The drivers I’ll be keeping my eye most closely on are Schumacher (not because he was the best of drivers, but because I suspect he’s still good and will be in a great car), Vettel and Massa. Vettel’s around 7/1 and Massa is 14/1. If the Red Bull is decent, Vettel stands a good chance as, possibly excepting Schumacher, I think he’s the best driver on the circuit. Massa I think is very good indeed, and certainly not 3x worse than Alonso who is just 4/1. But, as I said, I’m only keeping my eye on them at the moment.

My intention is to have 1-2 more posts pre-season, regarding the testing times. I’m also considering having pre-qualifying, pre-race and review posts per track rather than just a preview and review.

Morris Dancer

8 comments:

Slackbladder said...

I'm not really sure about the ban on refuelling fromt he point of view of a winner. Even in boring races you at least had some differentiation in strategy. Now it could be a retrun to the bad old days of the faster car on pole streaking off into the distance never to be seen again.

From a betting point of view, it should be greater advantage to those on pole, as they will be there by merit, rather than a light fuel load, and they won't be so easily be overtaken by people on a different stratergy.

It should also help those which are kinder on tyres and fuel use. The ferrari is always said to be fuel hungry, so they might be hampered a bit, and those aggressive on their tyres (Hamilton for one) might be at a disadvantage. Button seems to be one driver who is smooth on tyre wear, and so might benefit from thise

Anonymous said...

thanks!

Jay said...

The heavy fuel loads will benefit those who have a smooth driving style, who aren't too hard on the car. Schumacher will cope with it fine, Button's style should suit as well. He might be at Hamilton's team now, but don't rule him out just yet...

Morris Dancer said...

That's the danger, Slack. One little remarked upon feature of the famous Brawn diffuser was that it also made the air behind dirtier than the normal diffusers, making overtaking harder. I hope we do see more overtaking (and some races were brilliant, most obviously Interlagos) but pole will become more important than ever. That's why I'm considering having a pre-qualifying post per race.

However, the necessity of 1 pit stop per race (excepting wet races) will still leave some room for strategic error, such as traffic or pit stop cockups.

Anonymous: you're welcome, whoever you are:p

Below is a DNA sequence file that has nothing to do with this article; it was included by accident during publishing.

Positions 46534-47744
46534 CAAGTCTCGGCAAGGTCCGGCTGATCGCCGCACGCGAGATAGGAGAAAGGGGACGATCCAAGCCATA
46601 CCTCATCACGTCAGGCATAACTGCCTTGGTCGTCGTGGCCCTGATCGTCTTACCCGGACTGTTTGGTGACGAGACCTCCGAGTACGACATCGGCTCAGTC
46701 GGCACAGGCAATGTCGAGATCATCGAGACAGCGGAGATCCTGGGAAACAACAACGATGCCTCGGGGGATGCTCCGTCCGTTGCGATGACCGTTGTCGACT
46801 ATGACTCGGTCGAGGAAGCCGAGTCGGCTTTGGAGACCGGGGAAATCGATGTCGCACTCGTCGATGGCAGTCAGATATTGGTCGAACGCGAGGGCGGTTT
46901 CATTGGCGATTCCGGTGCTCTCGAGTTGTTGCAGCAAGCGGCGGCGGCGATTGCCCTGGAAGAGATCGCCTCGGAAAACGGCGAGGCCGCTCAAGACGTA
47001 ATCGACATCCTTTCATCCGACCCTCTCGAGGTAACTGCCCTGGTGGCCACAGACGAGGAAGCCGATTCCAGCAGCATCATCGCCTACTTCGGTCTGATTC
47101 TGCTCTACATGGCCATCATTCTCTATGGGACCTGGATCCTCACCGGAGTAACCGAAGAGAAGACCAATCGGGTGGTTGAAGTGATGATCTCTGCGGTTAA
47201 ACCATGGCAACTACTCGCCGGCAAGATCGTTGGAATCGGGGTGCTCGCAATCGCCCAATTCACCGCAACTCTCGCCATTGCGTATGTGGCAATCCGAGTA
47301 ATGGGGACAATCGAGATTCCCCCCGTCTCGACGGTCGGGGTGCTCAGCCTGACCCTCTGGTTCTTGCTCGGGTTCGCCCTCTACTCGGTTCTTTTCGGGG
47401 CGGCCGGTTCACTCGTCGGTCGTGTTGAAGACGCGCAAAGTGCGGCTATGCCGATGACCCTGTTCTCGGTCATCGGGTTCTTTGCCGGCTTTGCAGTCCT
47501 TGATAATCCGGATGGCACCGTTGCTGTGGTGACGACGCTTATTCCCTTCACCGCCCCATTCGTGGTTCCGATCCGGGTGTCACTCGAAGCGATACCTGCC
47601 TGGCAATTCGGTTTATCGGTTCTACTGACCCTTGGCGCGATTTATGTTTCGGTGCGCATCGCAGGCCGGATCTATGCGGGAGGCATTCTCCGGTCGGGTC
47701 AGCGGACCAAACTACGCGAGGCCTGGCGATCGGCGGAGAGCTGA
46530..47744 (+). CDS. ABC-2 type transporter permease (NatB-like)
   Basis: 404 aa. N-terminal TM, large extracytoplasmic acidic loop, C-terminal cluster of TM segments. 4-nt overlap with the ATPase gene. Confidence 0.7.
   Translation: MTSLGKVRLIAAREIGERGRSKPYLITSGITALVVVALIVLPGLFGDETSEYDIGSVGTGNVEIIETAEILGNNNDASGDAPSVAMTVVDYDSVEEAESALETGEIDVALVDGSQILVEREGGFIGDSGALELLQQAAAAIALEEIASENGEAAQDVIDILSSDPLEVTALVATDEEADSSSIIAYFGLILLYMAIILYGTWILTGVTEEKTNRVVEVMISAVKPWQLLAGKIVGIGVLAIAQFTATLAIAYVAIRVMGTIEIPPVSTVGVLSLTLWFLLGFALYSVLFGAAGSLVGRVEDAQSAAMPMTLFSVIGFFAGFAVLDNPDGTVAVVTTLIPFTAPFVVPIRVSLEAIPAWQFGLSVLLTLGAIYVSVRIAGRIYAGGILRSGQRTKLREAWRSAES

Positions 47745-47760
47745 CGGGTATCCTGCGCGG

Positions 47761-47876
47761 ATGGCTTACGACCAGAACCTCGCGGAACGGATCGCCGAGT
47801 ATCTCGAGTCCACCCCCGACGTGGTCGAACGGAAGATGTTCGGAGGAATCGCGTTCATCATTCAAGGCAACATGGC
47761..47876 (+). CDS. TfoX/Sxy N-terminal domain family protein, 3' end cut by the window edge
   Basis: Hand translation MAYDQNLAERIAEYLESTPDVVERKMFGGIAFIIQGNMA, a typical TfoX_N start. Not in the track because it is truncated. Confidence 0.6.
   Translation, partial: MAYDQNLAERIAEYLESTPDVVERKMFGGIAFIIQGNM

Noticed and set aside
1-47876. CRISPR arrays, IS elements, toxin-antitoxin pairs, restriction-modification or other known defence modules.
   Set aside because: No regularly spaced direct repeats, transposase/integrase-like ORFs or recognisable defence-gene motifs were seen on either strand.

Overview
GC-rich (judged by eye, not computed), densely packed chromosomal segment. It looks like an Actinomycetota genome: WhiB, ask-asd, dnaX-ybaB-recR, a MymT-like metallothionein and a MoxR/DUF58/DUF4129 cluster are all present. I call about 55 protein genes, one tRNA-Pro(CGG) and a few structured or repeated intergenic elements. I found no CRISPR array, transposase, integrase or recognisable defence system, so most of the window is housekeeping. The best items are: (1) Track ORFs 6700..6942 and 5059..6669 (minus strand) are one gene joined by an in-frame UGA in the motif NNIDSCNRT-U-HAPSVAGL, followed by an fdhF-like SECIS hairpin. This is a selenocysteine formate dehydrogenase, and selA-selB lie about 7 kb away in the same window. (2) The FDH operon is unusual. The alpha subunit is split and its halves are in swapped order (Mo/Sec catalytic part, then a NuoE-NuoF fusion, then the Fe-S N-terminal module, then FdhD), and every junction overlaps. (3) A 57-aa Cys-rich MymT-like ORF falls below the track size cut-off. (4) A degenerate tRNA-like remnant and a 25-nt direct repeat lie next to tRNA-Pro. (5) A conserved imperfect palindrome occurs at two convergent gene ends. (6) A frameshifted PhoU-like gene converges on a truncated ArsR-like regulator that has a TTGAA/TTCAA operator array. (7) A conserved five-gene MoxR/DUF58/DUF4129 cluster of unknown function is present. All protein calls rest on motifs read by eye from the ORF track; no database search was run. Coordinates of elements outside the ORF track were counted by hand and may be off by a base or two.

Jay: it'll play most at tracks where the two compounds have markedly different performances. If they're roughly equal, Hamilton can do 50/50 and minimise tyre wear. But if the hard, say, is far faster than the soft Hamilton may have difficulty. I still think Hamilton will beat Button, but this rule change should favour the world champion.

Anonymous said...

btw MD (it's tom fairfax, but i must have forgotten my google account id!) - what's the rationale for having any compulsory pit stops at all - is the fear that without them races would become a procession?

Morris Dancer said...

I'm not sure, to be honest, Mr. Fairfax. I can only assume that the pits are a necessity due to the possibility of tyre damage and changing weather, and doing away with stops altogether would be seen as making the race too dull. I do think axing refuelling is a mistake, though (and damned inconvenient for me, alas).

Anonymous said...

do you think if there were no compulsory pit stops there would still be different strategies, with some using them, others not? if you lose ca 30 secs through a stop, could some cars expect to make that up through lower fuel weight / different tyres?

Morris Dancer said...

Hmm. Interesting question. I think it would be possible to make a lower fuel load with 1+ stops (and a fresh set of tyres) work.

It may be that before now refuelling stops were actually optional, rather than mandatory. If so, that would strongly suggest refuelling rather than having a massive tank is the best option at every circuit.

Also, thanks to those who've replied to thread. It's always interesting to hear what people think, both of the article itself and issues therein.